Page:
Monday, March 17, 2014

58 Cantatas Each Year?

We have spent the month thus far focusing on Bach’s instrumental repertoire. This week, let’s turn to some of his works that incorporate vocals.

While working at his church post in Leipzig, Bach wrote many cantatas. Wondering what defines a cantata? This type of musical work is a piece written for voice (soloists and/or choir) and an accompanying ensemble. The work set sacred texts associated with the day’s Gospel reading and used arias (expressive solo sections), recitatives (style of singing that resembles speech), duets, and choruses throughout.

The Lutheran church typically used cantatas in their church services. Therefore, Bach found himself composing quite a few while serving as the music director for four churches in Leipzig. Theses churches required fifty-eight cantatas per year so Bach certainly kept busy!

 Still not sure about what exactly constitutes a cantata? Listen here to Bach’s famous Nun komm, der Heiden Heiland, BWV 62. Bach wrote this cantata for the first Sunday in Advent in 1724.

What do you think? Does this move you more or less than Bach’s instrumental music?



Friday, March 14, 2014

Multiple Marriages

Around the same time Bach dedicated his Brandenburg Concertos to the Margrave of Brandenburg, as mentioned in Wednesday’s post, he married his second wife.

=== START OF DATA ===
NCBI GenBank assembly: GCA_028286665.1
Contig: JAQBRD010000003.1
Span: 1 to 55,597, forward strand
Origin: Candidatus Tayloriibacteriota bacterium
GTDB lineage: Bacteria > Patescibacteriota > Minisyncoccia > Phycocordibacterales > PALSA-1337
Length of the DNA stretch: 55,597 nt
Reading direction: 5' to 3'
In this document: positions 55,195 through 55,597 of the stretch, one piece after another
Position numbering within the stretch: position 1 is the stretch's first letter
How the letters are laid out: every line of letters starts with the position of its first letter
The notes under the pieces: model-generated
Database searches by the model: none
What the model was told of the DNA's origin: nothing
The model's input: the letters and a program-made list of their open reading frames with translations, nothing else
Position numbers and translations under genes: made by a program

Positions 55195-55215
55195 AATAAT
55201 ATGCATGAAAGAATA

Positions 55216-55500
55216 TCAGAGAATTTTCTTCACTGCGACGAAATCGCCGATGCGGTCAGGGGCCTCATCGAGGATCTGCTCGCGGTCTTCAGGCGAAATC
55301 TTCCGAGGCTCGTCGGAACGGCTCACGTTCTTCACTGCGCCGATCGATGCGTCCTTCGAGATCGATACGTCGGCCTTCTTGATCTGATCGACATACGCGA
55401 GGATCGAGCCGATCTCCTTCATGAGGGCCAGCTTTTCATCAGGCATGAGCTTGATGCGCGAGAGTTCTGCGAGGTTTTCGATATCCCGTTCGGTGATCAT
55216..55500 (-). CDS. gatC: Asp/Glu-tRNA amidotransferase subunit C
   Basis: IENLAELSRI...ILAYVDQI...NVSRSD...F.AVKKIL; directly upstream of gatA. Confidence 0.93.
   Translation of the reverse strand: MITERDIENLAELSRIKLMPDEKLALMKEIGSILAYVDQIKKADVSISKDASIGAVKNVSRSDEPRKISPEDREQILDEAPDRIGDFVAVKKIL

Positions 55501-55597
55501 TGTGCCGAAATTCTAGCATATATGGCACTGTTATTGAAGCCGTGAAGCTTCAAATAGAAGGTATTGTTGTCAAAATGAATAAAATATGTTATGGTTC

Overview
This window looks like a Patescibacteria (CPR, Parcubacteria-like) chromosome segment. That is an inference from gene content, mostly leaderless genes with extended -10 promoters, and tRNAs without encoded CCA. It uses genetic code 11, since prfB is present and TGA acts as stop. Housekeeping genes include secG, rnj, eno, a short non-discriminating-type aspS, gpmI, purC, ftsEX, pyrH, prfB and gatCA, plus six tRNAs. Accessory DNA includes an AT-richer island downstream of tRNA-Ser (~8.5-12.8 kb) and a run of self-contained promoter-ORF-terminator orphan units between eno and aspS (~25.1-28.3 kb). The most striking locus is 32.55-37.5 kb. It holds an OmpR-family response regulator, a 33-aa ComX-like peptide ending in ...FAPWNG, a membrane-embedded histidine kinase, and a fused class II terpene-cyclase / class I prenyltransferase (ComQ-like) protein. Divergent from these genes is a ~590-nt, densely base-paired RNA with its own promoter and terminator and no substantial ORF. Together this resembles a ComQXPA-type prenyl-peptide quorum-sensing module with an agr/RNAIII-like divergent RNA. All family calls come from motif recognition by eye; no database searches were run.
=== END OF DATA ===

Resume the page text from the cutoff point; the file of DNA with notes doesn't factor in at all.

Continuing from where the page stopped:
While working as a church organist in Mülhausen in 1707, Bach married his first wife and second cousin, Maria Barbara. They had seven children prior to her premature death in 1720. Stories say that Bach was out of town and unaware of his wife’s passing and returned home to find her already buried!

In 1721 Bach married his second wife and fellow musician, Anna Magdalena. She bore him 13 children.

Bach has quite a few children who also become predominant composers. We often play them on WGUC. Can you name any of Bach’s sons?


Wednesday, March 12, 2014

Bach's Brandenburg Concertos

On Monday we introduced Bach’s orchestral output by discussing his circumstances surrounding their composition. During his time in Cöthen, Bach dedicated the previously-composed Brandenburg Concertos to the Margrave of Brandenburg at his request for music. Are you familiar with this work?
By going to this link, you can hear a performance of Bach’s Brandenburg Concertos in their entirety played by the Freiburg Baroque Orchestra.
Of this set of six concertos, all but the first contain the standard three movement structure of the time. Listen for a fast movement followed by a slow movement, and ending with a second fast movement in the final five concertos. Bach also varies the type of concerto in each, some containing solo instruments, while others strictly remaining orchestral without the use of a soloist. When using a soloist, listen as Bach creates a sort of dialogue between the soloist and ensemble, almost as if they are carrying on a conversation.